The aide pulled a map from the portfolio. Unfolded it and stepped around so that the agents could share his view. It was a slice of the world, eastern Asia and the western United States, with the mass of Alaska right in the center and the North Pole right at the top. The aide stretched his thumb and finger apart and spanned the distance from Siberia southeast down to Utah.

  "Anadyr was here," he said. "Utah is here. Naturally we knew all about the bomber base, and we had countermeasures in place, which included big missile bases in Alaska, here, and then a chain of four small surface-to-air facilities strung out north to south all the way underneath Anadyr's flight path into Utah, which are here, here, here and here, straddling the line between Montana and the Idaho panhandle. "

  The agents ignored the red dots in Idaho. But they looked closely at the locations in Montana.

  "What sort of bases are these?" Webster asked.

  The aide shrugged.

  "They were kind of temporary," he said. "Thrown together in the sixties, just sort of survived ever since. Frankly, we didn't expect to have to use them. The Alaska missiles were more than adequate. Nothing would have gotten past them. But you know how it was, right? Couldn't be too ready. "

  "What sort of weapons?" McGrath asked.

  "There was a Patriot battery at each facility," the aide said. "We pulled those out a while back. Sold them to Israel. All that's left is Stingers, you know, shoulder-launch infantry systems. "

  Webster looked at the guy.

  "Stingers?" he said. "You were going to shoot Soviet bombers down with infantry systems?"

  The aide nodded. Looked definite about it.

  "Why not?" he said. "Don't forget, those bases were basically window dressing. Nothing was supposed to get past Alaska. But the Stingers would have worked. We supplied thousands of them to Afghanistan. They knocked down hundreds of Soviet planes. Mostly helicopters, I guess, but the principle is good. A heat seeker is a heat seeker, right? Makes no difference if it gets launched off a truck or off a GI's shoulder. "

  "So what happens now?" Webster asked him.

  "We're closing the bases down," the guy said. "That's why the General is here, gentlemen. We're pulling the equipment and the personnel back here to Peterson, and there's going to be some ceremonies, you know, end-of-an-era stuff. "

  "Where are these bases?" McGrath asked. "The Montana ones? Exactly?"

  The aide pulled the map closer and checked the references.

  "Southernmost one is hidden on some farmland near Missoula," he said. "Northern one is hidden in a valley, about forty miles south of Canada, near a little place called Yorke. Why? Is there a problem?"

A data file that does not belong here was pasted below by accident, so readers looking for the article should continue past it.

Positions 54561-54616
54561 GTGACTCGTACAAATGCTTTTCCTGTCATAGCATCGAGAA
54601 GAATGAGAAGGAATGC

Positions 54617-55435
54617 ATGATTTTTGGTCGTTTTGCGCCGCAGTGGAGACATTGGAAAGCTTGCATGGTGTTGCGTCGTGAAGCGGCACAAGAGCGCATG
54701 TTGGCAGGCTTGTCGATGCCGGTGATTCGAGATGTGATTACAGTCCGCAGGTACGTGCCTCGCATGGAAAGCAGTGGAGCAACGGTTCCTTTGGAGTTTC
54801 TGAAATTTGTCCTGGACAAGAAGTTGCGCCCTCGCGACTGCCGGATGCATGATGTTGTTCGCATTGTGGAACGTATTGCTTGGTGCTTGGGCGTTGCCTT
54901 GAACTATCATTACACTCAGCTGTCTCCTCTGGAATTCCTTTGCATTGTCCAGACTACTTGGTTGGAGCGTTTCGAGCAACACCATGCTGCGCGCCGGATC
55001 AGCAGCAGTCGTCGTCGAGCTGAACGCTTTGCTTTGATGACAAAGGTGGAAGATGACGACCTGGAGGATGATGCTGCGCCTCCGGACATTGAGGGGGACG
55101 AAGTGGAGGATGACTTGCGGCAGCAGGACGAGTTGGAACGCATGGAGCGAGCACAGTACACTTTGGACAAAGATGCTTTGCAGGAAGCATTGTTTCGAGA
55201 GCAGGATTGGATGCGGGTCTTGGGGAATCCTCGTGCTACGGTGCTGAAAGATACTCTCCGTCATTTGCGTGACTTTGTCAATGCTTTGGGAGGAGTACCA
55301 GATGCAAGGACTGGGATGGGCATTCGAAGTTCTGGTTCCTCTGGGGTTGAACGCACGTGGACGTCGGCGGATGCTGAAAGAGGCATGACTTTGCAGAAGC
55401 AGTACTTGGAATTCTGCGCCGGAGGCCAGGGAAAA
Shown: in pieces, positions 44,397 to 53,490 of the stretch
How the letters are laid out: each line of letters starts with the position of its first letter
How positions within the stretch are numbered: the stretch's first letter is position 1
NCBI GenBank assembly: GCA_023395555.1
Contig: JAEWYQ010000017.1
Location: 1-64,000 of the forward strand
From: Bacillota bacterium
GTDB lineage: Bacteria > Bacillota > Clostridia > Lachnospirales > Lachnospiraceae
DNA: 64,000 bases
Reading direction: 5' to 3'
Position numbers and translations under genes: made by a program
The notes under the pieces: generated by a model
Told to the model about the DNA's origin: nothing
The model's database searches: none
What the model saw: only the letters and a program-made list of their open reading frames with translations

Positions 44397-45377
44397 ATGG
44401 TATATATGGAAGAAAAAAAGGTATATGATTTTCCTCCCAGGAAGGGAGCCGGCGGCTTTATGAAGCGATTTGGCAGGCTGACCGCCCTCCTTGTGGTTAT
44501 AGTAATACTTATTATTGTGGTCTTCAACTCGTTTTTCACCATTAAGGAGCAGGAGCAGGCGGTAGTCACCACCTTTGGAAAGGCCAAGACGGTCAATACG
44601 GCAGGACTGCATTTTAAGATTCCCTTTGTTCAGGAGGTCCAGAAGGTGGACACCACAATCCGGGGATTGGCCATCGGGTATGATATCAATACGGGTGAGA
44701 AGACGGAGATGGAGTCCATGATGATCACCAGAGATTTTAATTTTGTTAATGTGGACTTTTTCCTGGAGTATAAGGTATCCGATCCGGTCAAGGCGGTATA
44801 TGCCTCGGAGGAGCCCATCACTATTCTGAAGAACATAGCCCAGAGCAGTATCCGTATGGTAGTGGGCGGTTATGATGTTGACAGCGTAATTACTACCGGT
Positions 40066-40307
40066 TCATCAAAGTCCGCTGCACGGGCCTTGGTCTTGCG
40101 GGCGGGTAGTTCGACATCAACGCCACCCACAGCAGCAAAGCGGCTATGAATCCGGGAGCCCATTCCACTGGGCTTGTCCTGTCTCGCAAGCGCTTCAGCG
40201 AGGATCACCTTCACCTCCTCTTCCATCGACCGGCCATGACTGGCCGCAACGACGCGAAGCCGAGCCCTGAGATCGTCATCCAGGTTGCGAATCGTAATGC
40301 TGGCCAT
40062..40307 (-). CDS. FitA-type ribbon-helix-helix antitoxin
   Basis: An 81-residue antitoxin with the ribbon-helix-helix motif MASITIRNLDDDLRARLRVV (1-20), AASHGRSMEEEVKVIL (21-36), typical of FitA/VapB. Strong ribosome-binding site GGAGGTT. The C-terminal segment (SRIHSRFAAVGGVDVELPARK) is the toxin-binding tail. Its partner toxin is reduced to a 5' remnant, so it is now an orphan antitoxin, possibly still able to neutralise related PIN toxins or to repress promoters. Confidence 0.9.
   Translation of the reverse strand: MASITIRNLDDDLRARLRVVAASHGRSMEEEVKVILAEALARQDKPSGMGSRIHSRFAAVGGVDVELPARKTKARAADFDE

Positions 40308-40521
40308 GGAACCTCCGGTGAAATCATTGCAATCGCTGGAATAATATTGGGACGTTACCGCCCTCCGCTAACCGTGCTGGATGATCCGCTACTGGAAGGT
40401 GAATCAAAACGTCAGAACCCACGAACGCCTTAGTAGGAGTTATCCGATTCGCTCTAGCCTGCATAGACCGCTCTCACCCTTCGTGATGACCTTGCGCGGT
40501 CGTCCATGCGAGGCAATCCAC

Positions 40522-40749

McGrath shrugged.

  "We don't know yet," he said.

  THE AIDE SHOWED them where to get breakfast and left them to wait for the General. Johnson arrived after the eggs but before the toast, so they left the toast uneaten and walked back together to the crew room. Johnson looked a lot different from the glossy guy Webster had met with Monday evening. The early hour and three days' strain made him look twenty pounds thinner and twenty years older. His face was pale and his eyes were red. He looked like a man on the verge of defeat.

  "So what do we know?" he asked.

  "We think we know most of it," Webster answered.

  "Right now our operational assumption is your daughter's been kidnapped by a militia group from Montana. We know their location, more or less. Somewhere in the northwestern valleys. "

  Johnson nodded slowly.

  "Any communication?" he asked.

  Webster shook his head.

  "Not yet," he said.

  "So what's the reason?" Johnson asked. "What do they want?"

  Webster shook his head again.

  "We don't know that yet," he said.

  Johnson nodded again, vaguely.

  "Who are they?" he asked.

  McGrath opened the envelope he was carrying.

  "We've got four names," he said. "Three of the snatch squad, and there's pretty firm evidence about who the militia leader is. A guy named Beau Borken. That name mean anything to you?"

  "Borken?" Johnson said. He shook his head. "That name means nothing. "

  "OK," McGrath said. "What about this guy? His name's Peter Bell. "

  McGrath passed Johnson the computer print of Bell at the wheel in the Lexus. Johnson took a long look at it and shook his head.

  "He's dead," McGrath said. "Didn't make it back to Montana. "

  "Good," Johnson said.

  McGrath passed him another picture.

  "Steven Stewart?" he said.

  Johnson paid the print some attention, but ended up shaking his head.

  "Never saw this guy before," he said.

  "Tony Loder?" McGrath asked.

  Johnson stared at Loder's face and shook his head.

  "No," he said.

  "Those three and Borken are all from California," McGrath said. "There may be another guy called Odell Fowler. You heard that name?"

  Johnson shook his head.

  "And there's this guy," McGrath said. "We don't know who he is. "

  He passed over the photograph of the big guy. Johnson glanced at it, then glanced away. But then his gaze drifted back.

  "You know this one?" McGrath asked him.

  Johnson shrugged.

  "He's vaguely familiar," he said. "Maybe somebody I once saw?"

  "Recently?" McGrath asked.

  Johnson shook his head.

  "Not recently," he said. "Probably a long time ago. "

  "Military?" Webster asked.

  "Probably," Johnson said again. "Most of the people I see are military. "

  His aide crowded his shoulder for a look.

  "Means nothing to me," he said. "But we should fax this to the Pentagon. If this guy is military, maybe there'll be somebody somewhere who served with him. "

  Johnson shook his head.

  "Fax it to the military police," he said. "This guy's a criminal, right? Chances are he was in trouble before, in the service. Somebody there will remember him. "